- Historic Sites
The Little Flower
February 1990 | Volume 41, Issue 1
Some twenty years ago a friend let me leaf through several photograph albums compiled by his grandfather, an Army surgeon who had spent the 1880s and 1890s stationed at dusty Western outposts, helping to keep a wary eye on the Indians, only recently subdued. There, among the tea-colored pictures of leathery one-time warriors, clusters of bored-looking officers and their still more bored-looking wives, and distant snapshots of the low-slung forts themselves, barely distinguishable from the sagebrush that surrounded them, was a striking portrait of a regimental bandmaster with bright black eyes, waxed mustache, and crisply barbered beard. Beneath it was the man’s grandiloquent signature, Professor Achille La Guardia.
I wondered idly, as I turned the big page, whether this showy Westerner could somehow have been distantly related to Fiorello La Guardia, the quintessential New Yorker who served three terms as mayor of his city. Not only were the two related, I now learn from Thomas Kessner’s big new biography, Fiorello H. La Guardia and the Making of Modern New York (McGraw-Hill, $24.95), but Fiorello was the bandmaster’s eldest son. Born in New York in 1882 but raised from the age of three on Army installations elsewhere, he did not move back permanently to the metropolis whose brassy symbol he became until he was twenty-three.
I suppose I shouldn’t have been surprised. The overwhelming majority of La Guardia’s constituents were brought up somewhere else, after all, and La Guardia’s variegated heritage could hardly have been tailored for broader voter appeal. His father was Italian—Fiorello means “little flower,” and his middle name was Enrico until he had it changed to Henry—but his mother was Jewish, and he was raised at least nominally as an Episcopalian.
Kessner argues persuasively that La Guardia’s Western boyhood was central to his development. Early exposure to crooked Indian agents helped inspire in him an aversion to politics-as-usual so strong that in 1941 he insisted that the International Who’s Who describe him as a “municipal officer” rather than a mere politician. His adolescent admiration for swift, frontier-style justice never left him either; it was no accident that he wore an outsized Stetson when he set out to tame New York’s streets. But it was his demanding father, who beat him regularly in a doomed effort to make him the second John Philip Sousa and urged his teachers to beat him too, who really shaped La Guardia’s character, inculcating in him an instinctive sympathy with the victimized, an unslakable desire to excel, and a deep suspicion of authority, along with a crippling inability to trust or confide in anyone, that made this famously outgoing man virtually friendless.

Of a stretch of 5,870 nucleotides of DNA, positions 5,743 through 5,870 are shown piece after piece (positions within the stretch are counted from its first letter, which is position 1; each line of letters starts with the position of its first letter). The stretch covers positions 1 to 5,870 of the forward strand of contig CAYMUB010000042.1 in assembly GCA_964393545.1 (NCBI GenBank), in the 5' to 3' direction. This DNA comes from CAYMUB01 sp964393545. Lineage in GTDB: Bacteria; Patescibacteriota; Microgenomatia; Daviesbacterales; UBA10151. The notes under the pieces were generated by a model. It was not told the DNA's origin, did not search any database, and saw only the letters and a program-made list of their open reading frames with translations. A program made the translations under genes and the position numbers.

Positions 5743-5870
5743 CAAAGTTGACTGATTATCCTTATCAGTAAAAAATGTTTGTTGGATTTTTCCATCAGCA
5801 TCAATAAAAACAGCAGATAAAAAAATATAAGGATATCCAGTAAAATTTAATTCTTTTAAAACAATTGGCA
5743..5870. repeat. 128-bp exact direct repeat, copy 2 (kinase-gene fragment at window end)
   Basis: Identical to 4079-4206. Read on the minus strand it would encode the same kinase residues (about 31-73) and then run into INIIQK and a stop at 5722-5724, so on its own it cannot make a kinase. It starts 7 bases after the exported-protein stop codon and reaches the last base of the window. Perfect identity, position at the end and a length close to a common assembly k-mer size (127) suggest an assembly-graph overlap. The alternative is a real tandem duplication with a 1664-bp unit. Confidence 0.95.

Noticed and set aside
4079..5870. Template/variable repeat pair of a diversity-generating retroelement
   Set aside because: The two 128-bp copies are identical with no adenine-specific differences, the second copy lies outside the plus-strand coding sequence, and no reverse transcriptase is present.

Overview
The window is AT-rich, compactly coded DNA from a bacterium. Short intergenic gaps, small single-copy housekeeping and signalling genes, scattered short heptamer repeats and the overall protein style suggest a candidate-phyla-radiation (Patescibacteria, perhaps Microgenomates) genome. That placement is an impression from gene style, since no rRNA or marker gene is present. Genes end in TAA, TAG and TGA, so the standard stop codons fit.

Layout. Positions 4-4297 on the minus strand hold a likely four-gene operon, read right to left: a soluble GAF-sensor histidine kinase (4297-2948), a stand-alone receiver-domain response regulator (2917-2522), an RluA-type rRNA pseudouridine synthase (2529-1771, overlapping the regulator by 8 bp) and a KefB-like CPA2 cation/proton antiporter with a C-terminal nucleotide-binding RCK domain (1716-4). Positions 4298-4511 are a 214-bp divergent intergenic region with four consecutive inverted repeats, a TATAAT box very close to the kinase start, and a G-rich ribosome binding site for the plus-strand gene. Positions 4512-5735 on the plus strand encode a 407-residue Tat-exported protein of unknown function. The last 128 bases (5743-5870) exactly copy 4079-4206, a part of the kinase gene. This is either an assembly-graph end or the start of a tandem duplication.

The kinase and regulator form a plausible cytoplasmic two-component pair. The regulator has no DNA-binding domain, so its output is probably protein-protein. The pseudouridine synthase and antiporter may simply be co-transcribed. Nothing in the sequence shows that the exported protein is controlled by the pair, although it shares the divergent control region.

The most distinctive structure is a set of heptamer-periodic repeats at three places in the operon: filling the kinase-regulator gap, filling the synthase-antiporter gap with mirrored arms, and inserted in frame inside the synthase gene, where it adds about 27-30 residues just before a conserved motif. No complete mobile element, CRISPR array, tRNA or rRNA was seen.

La Guardia became a Republican in part because Tammany corruption genuinely appalled him, but also because there was little room for an ambitious Italian in an organization run by Irishmen primarily for Irishmen. The GOP was not hospitable at first; it was run by establishment WASPs made frankly uneasy by an obstreperous recruit who was happy giving better than he got in the savage ethnic political wars that still mystified oldschool New Yorkers. “I can outdemagogue the best of demagogues,” La Guardia liked to boast, but he endured as many setbacks as successes before winning a seat in Congress in 1916 by just 357 votes out of 18,670 cast—his winning margin in part the result of his having lured flophouse voters to the polls with coffee and doughnuts before the fatally complacent Tammany men could get to them.
He had barely been sworn in when the United States entered World War I. La Guardia volunteered for the Army’s aviation section and ended up a major, though he had too little patience for smooth landings. “I can’t take the buzzard off and I can’t land him,” he told a member of his squad, “but I can fly the son of a gun.” He returned from one combat mission with two hundred bullet holes in his plane, and when King Victor Emmanuel III of Italy personally awarded him the Flying Cross, La Guardia called him Manny, to the delight of the newspapers back home.
Back in Congress he found the gentlemanly traditions of the House a strain. “Are you quoted correctly...,” an enraged general asked, “in calling me nothing but a beribboned dog-robber?” “No sir,” La Guardia replied. “I was not aware that you had any ribbons.” He was a master of dramatics, the “Belasco of politics” according to an envious ally. Once, to point up the hypocrisy of Prohibition, he invited the press to Room 150 of the House Office Building to watch him make illegal beer, and when opponents dared him to do it again out from under congressional immunity, he cheerfully restaged the whole thing in a Manhattan drugstore and was irate when no Prohibition agents turned up to arrest him.
La Guardia spent a dozen years in Congress, offering forthright progressive views on every conceivable topic in his loud, shrill voice. “It was like he owned the U.S.,” his widow remembered. “Nobody should do anything to it.”
“The function of a Progressive,” he told an interviewer, was “...to keep on protesting until things get so bad that a reactionary demands reforms.” But he never really was content to wait that long. He wanted to run New York, and he got his chance at last in 1933, when, in the depths of the Depression, enough city voters wearied of Tammany scandals to sweep him into office on a fusion ticket.